Transistor Review (PC)

Transistor gives a vision of an interconnected world.



We live in a technological world. We carry our phones everywhere as our central means of contact with everyone, and everything from cash registers to cars are quickly becoming more and more computerized. Hell, I’m writing this on a computer, after all. With things like public wifi and 4G networks everywhere, access to the internet is simple and instant. Amidst all this, some people question whether this rapid series of technological advancements might be controlling our lives.

In the midst of this comes Transistor, a sci-fi action RPG that builds a world more interconnected than it might seem. The game’s stage is a great city where all citizens submit to surveys about what they want for the city, creating percentage graphs of the population’s interests that run the actual workings of the city. Some people decide its time to change the system, but what happens when they don’t fully understand the system being changed? What if the man-made processes of things around us are so ingrained within us that we don’t even see them at work? These are questions Transistor broadcasts loud and clear.


Transistor opens in weird, sciencey tragedy.

Transistor puts you in the designer shoes of Red, a popular lounge singer fresh off witnessing an attempt on her life. Luckily Red is still alive, but her voice has been taken away from shock. Instead, the voice to her actions comes from the large, circuit-like sword she finds embedded in the body of a man who jumped in to save her life. His voice, and seemingly his very soul, is trapped within the strange blade intended to take Red. Red takes this unexpected weapon and friend in hand, and the pair goes off in search of those who tried to steal Red’s voice. Along the way, other people become integrated into the blade, adding to its power and proving just how much it is capable of. The man who gives the sword a voice was not the first to be taken inside, and not the last either.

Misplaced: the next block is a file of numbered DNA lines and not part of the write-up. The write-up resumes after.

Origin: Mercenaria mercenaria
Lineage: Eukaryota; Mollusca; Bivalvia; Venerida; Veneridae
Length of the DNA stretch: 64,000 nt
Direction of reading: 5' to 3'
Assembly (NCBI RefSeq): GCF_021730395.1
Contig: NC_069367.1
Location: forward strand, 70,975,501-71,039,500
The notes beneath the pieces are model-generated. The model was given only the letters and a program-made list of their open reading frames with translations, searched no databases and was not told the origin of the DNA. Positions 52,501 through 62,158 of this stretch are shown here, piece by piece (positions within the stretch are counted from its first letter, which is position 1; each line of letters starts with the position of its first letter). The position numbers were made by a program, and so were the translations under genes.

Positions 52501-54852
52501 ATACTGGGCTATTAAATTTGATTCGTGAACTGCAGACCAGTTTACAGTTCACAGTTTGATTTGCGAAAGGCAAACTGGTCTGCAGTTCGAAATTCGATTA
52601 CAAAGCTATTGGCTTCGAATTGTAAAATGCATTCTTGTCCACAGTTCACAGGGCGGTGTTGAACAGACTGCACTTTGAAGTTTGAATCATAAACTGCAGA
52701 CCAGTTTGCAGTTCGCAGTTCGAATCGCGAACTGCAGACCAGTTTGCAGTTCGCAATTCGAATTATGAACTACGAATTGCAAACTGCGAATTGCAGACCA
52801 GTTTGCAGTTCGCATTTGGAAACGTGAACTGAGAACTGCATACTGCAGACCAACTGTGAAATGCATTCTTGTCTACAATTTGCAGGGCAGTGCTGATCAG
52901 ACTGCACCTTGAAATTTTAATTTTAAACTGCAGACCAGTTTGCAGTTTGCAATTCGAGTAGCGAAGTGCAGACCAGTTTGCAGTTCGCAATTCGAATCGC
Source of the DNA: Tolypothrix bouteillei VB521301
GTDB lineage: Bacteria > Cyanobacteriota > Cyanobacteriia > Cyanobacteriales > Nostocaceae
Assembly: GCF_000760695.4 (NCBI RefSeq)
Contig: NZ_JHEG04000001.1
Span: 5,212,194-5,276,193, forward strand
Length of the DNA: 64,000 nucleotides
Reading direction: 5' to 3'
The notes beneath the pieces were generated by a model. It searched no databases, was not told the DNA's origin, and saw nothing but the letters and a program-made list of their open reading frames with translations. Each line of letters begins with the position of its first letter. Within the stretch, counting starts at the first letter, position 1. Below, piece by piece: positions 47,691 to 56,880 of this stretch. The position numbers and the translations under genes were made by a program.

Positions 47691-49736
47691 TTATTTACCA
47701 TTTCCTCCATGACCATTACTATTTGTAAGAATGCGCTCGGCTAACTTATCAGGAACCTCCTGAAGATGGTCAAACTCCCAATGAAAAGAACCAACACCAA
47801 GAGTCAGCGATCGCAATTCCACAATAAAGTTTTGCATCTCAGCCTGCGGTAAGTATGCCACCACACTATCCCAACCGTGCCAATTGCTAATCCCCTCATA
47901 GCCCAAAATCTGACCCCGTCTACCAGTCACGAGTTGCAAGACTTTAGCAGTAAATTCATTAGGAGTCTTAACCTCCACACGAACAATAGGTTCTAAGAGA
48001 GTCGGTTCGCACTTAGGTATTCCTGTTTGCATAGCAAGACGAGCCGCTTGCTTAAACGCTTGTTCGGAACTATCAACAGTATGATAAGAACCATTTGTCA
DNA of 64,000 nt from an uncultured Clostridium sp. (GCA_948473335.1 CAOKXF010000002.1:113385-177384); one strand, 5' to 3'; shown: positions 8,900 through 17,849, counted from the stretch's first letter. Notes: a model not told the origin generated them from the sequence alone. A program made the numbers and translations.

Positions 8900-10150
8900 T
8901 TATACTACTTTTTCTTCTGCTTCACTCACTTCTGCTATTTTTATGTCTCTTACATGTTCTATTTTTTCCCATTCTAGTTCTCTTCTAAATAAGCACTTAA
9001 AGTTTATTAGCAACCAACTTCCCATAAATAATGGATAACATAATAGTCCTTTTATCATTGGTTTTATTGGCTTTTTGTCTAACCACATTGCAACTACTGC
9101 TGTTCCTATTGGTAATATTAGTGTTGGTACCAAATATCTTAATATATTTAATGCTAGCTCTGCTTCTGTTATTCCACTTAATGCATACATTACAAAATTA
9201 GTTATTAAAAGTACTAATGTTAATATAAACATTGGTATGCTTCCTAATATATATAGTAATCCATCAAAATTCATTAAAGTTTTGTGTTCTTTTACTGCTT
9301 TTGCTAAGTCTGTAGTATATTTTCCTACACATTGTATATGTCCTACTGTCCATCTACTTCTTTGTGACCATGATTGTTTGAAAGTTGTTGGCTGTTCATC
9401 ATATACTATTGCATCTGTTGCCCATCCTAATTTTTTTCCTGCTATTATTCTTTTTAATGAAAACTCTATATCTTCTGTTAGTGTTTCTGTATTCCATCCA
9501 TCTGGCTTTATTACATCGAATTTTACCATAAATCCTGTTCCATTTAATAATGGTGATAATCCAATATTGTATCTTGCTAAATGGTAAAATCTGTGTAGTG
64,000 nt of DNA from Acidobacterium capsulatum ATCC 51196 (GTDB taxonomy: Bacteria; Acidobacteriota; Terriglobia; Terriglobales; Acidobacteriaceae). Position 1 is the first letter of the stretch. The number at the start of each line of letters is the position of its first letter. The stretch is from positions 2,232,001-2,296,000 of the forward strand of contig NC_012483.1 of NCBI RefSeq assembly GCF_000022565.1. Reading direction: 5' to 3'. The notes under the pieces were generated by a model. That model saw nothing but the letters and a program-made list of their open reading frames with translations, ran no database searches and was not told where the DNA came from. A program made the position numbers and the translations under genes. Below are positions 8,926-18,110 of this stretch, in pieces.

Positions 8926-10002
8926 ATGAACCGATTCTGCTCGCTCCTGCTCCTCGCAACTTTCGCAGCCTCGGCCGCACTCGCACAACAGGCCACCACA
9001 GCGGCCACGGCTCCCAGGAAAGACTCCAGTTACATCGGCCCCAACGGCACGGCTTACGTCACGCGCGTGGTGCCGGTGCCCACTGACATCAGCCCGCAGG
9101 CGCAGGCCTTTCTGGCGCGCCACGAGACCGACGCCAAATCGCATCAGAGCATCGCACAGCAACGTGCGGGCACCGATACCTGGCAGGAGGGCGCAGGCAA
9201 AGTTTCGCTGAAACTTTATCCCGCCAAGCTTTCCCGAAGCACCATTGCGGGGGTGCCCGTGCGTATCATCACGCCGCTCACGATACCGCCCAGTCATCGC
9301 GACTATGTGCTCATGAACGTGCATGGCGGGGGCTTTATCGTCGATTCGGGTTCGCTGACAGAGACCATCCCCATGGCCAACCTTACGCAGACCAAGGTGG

This game is the newest adventure by Supergiant Games, creator of 2011’s critically-acclaimed Bastion, and as with that game, story is crucial to the experience. Like the game before it, Transistor primarily relies on a single voice to tell its story, but things aren’t quite the same. Red’s sword is a character with some knowledge of what’s going on, enough so to send the pair in the right direction, but he still witnesses all the game has to offer as Red does. A couple other voices come in later in the game, but Red’s sword is the only consistent voice throughout, and his viewpoint from inside the mysterious blade just adds to the mystery that is one of the game’s strongest points.

Upon removing the blade sword in the stone-like from the gut of its poor victim, Red becomes pursued by The Process, a pseudo-robotic hive mind manifesting itself in various forces to try and eliminate you. The Process is set loose by the Camerata, a group of sociopolitical higher-ups seeking change for the city of Cloudbank, and the same group who arranged for your death. It is them, then, who must be hunted down for the sake of not only vengeance, but to uncover the truth of their plans, the fate of Cloudbank, and why your death was essential. The story plays out in a way that hides things and doesn’t always give up-front explanations, and sometimes gets a little too weird for its own good. However, for those willing to put some extra thought into it post-ending, the story is a well-told sci-fi adventure with some genuinely interesting ideas at its core.


It also has its adorably silly moments.

So when one is confronted with legions of Process, how does one fight back? Red’s big blue blade is good for far more than simple hacking and slashing. The combat in Transistor is clever and deep, and most importantly, it isn’t afraid to take risks. Instead of a fast-paced action game, Transistor plays more like a strategy RPG. You can run around the battlefield trying your best to take down enemies in real time, but pressing a button sends Red into a time-freezing planning mode. Here you can queue up attacks and movement, strategizing and lining things up just right to do the most damage possible. After the mode is used, you’ll just have to wait through a brief cooldown before you can start planing again. The Process vary greatly, and each one defeated will respawn if you don’t finish it off quickly enough, so being able to freeze time and fully assess and absorb the situation comes in very handy.